What materials and equipment do you need to produce the product?

What are the perceived benefits to customers?

Is the product easy to produce or obtain from suppliers?

Can the product be sold easily?

What is the profit margin of the product?

What are the unique features of the product that is not easily substitutable?

Is there anything special about your product such as its quality, taste, preparation, freshness or hygiene factors?

Answering these questions can help a business to decide on the kind of product or service that it wishes to sell on the market. You will also need to set the suitable price for your product or service. Such a pricing structure will depend on the various costs of running the business; the product image; your competitor’s price and the discounts and offers you may want to give your customers.

Market Analysis

For businesses, a market can be defined as the aggregate number of people who will buy or are likely to buy your product. Entrepreneur needs to examine the business environment to determine the consumers who will buy his product. Examining the environment involves determining the existing sales of such a product and the number of companies selling similar products. You can gather market information by reading relevant newspaper articles, trade magazines, market research reports and government statistics. Generally, you can analyse the information by grouping them into opportunities and threats for the potential business. Then you can assess your potential business’ strengths and weaknesses in the face of these opportunities and threats. Always relate your business to the market to examine how you can turn your endeavour into a thriving business.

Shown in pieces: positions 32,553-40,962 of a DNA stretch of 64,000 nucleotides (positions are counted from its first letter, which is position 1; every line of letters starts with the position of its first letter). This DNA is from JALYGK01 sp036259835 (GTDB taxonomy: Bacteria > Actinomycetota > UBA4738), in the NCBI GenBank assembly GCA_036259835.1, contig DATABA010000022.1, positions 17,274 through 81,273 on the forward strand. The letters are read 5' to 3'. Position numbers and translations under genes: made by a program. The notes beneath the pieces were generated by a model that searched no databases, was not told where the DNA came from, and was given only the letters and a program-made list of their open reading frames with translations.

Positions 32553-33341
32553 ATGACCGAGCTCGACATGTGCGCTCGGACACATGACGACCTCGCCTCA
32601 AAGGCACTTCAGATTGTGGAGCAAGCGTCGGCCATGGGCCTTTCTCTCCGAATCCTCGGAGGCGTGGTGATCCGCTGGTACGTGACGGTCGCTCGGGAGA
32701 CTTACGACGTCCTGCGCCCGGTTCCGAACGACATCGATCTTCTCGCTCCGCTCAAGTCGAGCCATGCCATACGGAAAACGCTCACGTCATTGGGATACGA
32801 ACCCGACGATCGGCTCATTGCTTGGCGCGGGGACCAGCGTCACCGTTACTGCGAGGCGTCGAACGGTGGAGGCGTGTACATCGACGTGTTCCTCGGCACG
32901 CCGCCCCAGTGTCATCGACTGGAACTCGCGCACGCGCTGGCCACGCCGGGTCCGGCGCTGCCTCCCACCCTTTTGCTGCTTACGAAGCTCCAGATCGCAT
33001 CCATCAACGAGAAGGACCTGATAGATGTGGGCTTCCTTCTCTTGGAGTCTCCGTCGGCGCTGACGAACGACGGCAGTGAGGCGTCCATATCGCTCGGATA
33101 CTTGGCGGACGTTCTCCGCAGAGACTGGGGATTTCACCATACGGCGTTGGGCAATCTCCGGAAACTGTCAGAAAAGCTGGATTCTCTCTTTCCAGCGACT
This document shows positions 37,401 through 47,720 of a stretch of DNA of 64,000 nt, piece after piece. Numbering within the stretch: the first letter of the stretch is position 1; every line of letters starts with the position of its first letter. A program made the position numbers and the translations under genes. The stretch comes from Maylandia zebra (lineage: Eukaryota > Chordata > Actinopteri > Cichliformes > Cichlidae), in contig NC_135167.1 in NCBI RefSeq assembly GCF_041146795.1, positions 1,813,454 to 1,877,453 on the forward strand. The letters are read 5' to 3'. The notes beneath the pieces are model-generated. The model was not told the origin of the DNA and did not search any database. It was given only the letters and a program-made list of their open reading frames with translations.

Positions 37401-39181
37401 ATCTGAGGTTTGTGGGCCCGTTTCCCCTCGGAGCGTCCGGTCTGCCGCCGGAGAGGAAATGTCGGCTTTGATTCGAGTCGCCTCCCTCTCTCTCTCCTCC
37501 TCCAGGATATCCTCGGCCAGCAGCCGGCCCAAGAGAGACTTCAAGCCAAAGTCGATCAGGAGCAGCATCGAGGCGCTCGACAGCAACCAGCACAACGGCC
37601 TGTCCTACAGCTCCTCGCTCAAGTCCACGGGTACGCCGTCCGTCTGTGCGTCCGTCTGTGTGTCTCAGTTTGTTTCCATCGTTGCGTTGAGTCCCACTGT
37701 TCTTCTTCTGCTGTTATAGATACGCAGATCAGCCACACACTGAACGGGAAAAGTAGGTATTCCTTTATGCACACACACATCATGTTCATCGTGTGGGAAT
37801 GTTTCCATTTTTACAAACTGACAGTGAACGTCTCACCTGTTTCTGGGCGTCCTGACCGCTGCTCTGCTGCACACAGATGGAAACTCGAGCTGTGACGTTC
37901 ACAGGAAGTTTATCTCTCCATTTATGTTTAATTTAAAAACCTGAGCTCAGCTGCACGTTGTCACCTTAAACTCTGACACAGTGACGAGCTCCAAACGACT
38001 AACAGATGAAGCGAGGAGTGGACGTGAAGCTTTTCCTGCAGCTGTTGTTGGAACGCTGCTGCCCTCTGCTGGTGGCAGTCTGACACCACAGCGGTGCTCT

This publication is part of Business.gov.sg, a property of the Ministry of Trade and Industry.